You might conclude the answer is to simply double or triple your target funding amount. That might bump you to a new category of investors (ie – from angels to VC’s) and likely also doubles or triples your desired target valuation, so that you don’t experience excessive dilution. But you might not have the traction to justify that higher valuation.
Things They Might Not Tell You
Although it is disappointing to learn any of the common issues mentioned above, at least you know what you need to fix, so that you can get back on the fundraising trail. What’s most frustrating is not learning what’s really causing the lack of interest. There are certain concerns investors sometimes would rather not reveal, and so they give some other excuse instead.
Following are some of the more common such issues.
You aren’t giving an effective presentation of your business plan and associated investment opportunity. Maybe the flow of topics is wrong (read my article titled “Typical Pitch Deck Flow”), maybe your messaging is poor, or maybe you aren’t an effective presenter.
The investor might feel like you aren’t the right person to lead the company to the next stage. It happens quite often that the founding CEO isn’t the right person to lead the company all the way to exit. But maybe the investor can’t even see you successfully getting to the next stage. Or maybe you’ve already notified the investor that you’re open to a CEO swap-out, but they know how difficult it is to find the right new person to lead the company. It’s not just their needed skills and experience, but their culture fit and willingness of the team (incl the founders) to support a newcomer as CEO.
There’s a fine line between extreme confidence and cockiness. Cocky founders have all the answers and, therefore, aren’t open to advice or opinions. “Open to” simply means listening and processing, regardless of whether the advice is implemented. Many investors refuse to invest in cocky founders. In fact, I’ve met cocky founders with 20 straight unsuccessful investor meetings (none triggered a follow-up) and they quickly disregarded every possible cause I described.
Messy Cap Table
It is not typical for an investor to get a copy of your cap table before a first meeting. But during the first meeting they might ask questions to understand what your cap table currently looks like. Having an excessive number of line items for your stage can cause concern, especially if the investor worries that some cleanup will also be needed. Let’s address those two issues separately:
- Excessive Line Items – The more investors you have on the cap table, the more distracting it can be for the CEO to answer their questions, address their concerns and secure their votes on various needed business matters.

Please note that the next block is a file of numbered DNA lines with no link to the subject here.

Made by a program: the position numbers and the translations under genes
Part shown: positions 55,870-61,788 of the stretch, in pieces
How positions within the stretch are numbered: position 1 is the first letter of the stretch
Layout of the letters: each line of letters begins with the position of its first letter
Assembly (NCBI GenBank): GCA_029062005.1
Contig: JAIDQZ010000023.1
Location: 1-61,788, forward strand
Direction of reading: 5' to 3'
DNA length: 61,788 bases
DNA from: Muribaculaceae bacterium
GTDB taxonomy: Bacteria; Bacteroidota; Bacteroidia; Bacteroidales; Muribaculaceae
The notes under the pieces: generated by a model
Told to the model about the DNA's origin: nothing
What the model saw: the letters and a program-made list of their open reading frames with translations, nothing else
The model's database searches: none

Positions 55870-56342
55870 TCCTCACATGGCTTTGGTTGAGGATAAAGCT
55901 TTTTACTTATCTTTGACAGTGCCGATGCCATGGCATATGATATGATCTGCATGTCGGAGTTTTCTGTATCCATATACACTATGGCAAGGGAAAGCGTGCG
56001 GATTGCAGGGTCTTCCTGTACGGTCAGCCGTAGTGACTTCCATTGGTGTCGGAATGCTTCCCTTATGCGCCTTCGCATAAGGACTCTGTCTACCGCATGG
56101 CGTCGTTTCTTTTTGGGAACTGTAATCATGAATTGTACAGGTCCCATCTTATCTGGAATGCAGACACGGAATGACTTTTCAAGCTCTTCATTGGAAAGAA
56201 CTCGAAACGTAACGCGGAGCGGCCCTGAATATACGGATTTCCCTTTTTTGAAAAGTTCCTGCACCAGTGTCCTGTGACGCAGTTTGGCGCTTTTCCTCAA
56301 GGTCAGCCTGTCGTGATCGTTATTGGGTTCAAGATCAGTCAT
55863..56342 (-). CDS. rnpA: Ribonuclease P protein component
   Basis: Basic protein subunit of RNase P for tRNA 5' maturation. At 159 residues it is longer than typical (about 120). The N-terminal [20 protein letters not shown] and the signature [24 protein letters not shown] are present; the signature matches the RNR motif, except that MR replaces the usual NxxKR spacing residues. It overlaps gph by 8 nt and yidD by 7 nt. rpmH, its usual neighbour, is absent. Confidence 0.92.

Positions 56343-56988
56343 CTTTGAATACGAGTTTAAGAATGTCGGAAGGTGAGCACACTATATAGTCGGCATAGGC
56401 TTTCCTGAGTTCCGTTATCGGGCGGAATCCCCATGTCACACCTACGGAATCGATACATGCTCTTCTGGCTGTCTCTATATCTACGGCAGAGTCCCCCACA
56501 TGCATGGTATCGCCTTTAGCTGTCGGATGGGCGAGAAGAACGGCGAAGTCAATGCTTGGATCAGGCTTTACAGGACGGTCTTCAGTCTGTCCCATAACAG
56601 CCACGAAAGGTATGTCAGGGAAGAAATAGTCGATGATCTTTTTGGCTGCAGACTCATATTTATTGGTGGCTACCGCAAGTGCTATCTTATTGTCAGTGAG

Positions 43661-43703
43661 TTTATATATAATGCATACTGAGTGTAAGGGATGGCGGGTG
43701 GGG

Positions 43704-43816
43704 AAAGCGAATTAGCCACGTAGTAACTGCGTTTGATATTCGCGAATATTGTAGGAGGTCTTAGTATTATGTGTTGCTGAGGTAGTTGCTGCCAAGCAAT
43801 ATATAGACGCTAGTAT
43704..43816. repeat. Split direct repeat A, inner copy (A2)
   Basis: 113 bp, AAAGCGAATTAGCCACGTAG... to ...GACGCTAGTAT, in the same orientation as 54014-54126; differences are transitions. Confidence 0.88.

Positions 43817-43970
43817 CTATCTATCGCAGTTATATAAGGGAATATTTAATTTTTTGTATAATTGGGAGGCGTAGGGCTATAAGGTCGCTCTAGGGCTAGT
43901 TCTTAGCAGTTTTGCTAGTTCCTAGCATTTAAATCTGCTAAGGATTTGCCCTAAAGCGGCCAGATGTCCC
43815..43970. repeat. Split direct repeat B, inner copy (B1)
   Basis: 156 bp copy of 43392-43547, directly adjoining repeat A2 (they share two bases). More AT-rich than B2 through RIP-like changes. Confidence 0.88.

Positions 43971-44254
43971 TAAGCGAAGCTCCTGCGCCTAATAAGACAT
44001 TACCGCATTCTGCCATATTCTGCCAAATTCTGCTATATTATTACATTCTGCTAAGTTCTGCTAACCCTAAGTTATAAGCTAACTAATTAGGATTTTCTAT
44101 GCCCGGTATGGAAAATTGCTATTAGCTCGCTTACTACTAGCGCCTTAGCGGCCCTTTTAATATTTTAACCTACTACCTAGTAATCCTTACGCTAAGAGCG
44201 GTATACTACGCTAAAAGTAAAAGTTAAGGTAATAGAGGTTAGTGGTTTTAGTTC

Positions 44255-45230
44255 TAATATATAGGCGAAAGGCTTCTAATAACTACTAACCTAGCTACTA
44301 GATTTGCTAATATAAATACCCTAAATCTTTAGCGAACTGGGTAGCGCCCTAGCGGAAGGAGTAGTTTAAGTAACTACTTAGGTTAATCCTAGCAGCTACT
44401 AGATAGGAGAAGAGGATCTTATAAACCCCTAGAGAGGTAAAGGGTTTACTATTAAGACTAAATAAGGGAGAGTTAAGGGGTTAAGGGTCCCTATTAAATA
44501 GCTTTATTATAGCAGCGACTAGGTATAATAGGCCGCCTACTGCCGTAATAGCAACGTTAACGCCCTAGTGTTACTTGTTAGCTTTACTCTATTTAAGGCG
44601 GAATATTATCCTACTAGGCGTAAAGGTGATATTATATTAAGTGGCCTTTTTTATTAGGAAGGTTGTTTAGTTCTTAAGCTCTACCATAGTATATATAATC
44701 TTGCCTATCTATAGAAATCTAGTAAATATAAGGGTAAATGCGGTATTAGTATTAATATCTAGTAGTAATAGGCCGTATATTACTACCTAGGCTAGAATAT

- Cleanup Needed – “Dead weight” might exist on your cap table from a co-founder or early employee that gained an outright grant of equity (versus vesting), but only worked for a short period of time. Or maybe you have some investors that are likely unaccredited, per the SEC definition. These are two common issues needing cleanup, but successfully executing that cleanup can get messy/ugly and ultimately not succeed.
For a longer list of things that contribute to a messy cap table, and a deeper explanation of each with accompanying remedies, read my article titled “Common Causes of a Messy Cap Table“.
Especially Long Slog
If you’ve been at this venture for much, much longer than most other startups at your level of traction, investors might worry that there’s something more fundamentally wrong – either with you as the CEO or your general business potential. Maybe this is due to a very long bootstrapping period, with extremely limited resources with which to advance (for more on that, read my article titled “How Long Should You Bootstrap?“)
Understanding the Weed-Out Points in Your Investor Pitch
Once an investor mentally short circuits on your investment opportunity, it’s hard to get them back. I typically find two or three key points in an investor pitch that must be successfully traversed in order to hold the investor’s interest all the way to the end of the pitch. Listen to my 5 min podcast recording on that exact topic to learn more.
Getting All the Way Across the Funding Goal Line
Although this article is written from the perspective of gaining follow-up requests after an initial meeting, the truth is that getting stuck too often at any stage in the fundraising funnel should trigger asking the magic question to figure out what’s wrong.